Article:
As for the Indy homeless problem, aside from the women and children fleeing domestic violence and the other truly homeless who are willing to put forth some effort/take some personal responsibility, I recommend giving them all a shower, a clean set of clothes, and a one-way bus ticket to California. Here they'll be welcomed with open arms, sheltered (or at least not bothered much while living outside), and have a plethora of programs available to them including "needle exchanges" so they don't run out of clean syringes for their IV drug abuse. It *is* that bad.

Last edited by PJSaturn; 01-25-2019 at 09:10 AM..
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Old 11-22-2018, 03:16 PM
 
Location: Seattle, WA
888 posts, read 1,341,378 times
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Quote:
Originally Posted by sheerbliss View Post
Crime: FAR worse in the 90s. Property crime is actually going down. https://www.ucrdatatool.gov/Search/C...JurisLarge.cfm

Unemployment: 10.6% in March 2010. 3.5% last August. https://fred.stlouisfed.org/series/INDI918URN

Population: Indy lost 6% of its population in the 70s. It's slowly growing now. https://population.us/in/indianapolis/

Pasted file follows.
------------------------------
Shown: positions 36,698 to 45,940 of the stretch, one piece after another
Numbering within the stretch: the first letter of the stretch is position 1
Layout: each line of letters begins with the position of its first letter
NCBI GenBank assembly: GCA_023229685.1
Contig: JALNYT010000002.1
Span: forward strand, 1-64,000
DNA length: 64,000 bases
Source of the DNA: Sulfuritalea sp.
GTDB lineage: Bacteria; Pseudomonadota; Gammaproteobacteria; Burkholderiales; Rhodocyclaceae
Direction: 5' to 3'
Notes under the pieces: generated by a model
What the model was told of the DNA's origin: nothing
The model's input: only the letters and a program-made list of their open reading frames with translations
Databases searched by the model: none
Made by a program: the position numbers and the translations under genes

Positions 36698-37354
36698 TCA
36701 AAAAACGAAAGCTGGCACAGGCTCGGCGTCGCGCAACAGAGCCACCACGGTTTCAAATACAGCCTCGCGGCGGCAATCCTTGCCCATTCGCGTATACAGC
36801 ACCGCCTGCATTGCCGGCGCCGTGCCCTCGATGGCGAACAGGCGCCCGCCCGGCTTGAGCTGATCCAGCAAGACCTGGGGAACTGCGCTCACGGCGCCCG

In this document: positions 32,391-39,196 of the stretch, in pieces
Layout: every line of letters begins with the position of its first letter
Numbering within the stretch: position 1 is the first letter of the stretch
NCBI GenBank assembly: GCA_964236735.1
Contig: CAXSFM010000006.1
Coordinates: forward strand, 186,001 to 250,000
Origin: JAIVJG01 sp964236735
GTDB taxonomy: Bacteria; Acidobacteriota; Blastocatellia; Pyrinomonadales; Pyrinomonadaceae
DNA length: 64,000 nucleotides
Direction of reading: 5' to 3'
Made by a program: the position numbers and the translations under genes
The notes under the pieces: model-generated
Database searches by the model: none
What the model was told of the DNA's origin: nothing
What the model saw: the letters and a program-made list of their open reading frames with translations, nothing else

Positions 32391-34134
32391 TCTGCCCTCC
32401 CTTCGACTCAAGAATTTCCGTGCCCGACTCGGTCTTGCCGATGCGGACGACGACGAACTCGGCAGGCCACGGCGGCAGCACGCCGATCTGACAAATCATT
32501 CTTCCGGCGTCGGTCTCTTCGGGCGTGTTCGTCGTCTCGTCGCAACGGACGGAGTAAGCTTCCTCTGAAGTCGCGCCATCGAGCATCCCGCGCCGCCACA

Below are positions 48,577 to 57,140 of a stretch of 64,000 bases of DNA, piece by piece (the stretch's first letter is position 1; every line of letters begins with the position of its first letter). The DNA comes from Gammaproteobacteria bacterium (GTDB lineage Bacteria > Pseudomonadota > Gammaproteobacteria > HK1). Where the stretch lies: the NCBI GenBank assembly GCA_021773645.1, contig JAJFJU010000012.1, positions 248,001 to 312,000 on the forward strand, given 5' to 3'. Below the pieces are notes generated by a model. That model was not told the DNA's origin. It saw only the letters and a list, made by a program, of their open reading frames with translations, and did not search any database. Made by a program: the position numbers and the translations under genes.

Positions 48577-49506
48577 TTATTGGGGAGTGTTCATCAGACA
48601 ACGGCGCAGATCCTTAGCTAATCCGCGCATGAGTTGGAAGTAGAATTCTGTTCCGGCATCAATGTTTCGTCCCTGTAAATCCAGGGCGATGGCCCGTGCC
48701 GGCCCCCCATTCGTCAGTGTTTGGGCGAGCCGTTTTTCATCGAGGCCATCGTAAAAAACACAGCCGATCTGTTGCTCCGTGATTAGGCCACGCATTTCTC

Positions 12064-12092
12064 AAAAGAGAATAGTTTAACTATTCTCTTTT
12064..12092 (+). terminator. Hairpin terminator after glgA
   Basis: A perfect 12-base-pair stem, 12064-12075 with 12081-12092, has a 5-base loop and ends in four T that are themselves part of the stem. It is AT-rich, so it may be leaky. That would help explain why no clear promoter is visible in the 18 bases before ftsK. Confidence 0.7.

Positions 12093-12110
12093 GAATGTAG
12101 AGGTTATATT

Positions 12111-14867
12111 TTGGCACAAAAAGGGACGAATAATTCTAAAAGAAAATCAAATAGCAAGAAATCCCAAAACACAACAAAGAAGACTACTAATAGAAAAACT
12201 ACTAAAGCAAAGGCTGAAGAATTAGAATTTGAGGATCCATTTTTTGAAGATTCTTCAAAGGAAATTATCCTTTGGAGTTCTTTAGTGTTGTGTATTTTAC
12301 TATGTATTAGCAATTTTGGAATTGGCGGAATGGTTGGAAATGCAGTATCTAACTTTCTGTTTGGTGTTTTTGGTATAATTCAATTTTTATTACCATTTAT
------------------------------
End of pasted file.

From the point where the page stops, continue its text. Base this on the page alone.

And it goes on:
Economic base: according to long-time residents I've talked to, a lot of factories shut down or left Indy around the 80s and 90s. Thanks to a business friendly environment (mostly at the state level), businesses are in fact moving here.

Decay: I've seen quite a bit of rehab and new construction here on the near eastside. I've also seen the value of my house rise almost 50% in three years. At a surplus sale last February, even almost all the houses with demolition orders on them sold. (Buyers have six months to get the property back up to code.) And hardly anything went for the minimum bid; the days of $1 houses here are over. Drive along East Washington or College north of downtown or Mass Avenue or Shadeland south of I-70 or Fountain Square and you'll see redevelopment.
What about violent crime ?
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Old 11-22-2018, 05:11 PM
 
Location: Central Indiana/Indy metro area
1,453 posts, read 2,234,383 times
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Quote:
Originally Posted by sheerbliss View Post
According to a couple of news stories, there are fewer homeless people in Indy than there were in 2017 but there are more of them downtown since homeless camps were recently shut down and abandoned properties have been redeveloped.

The homeless camps moved to White River Parkway East and West Drives under and just south of I-70 (on the levees of the White River). There are also large camps along the railroad tracks where the GM stamping plant was, though I've heard "people have been living up there forever." All I know is that these folks are literally building semi-permanent structures and I never saw this sort of village look for years until just in the last two or three years (right when they closed the CSX track camp).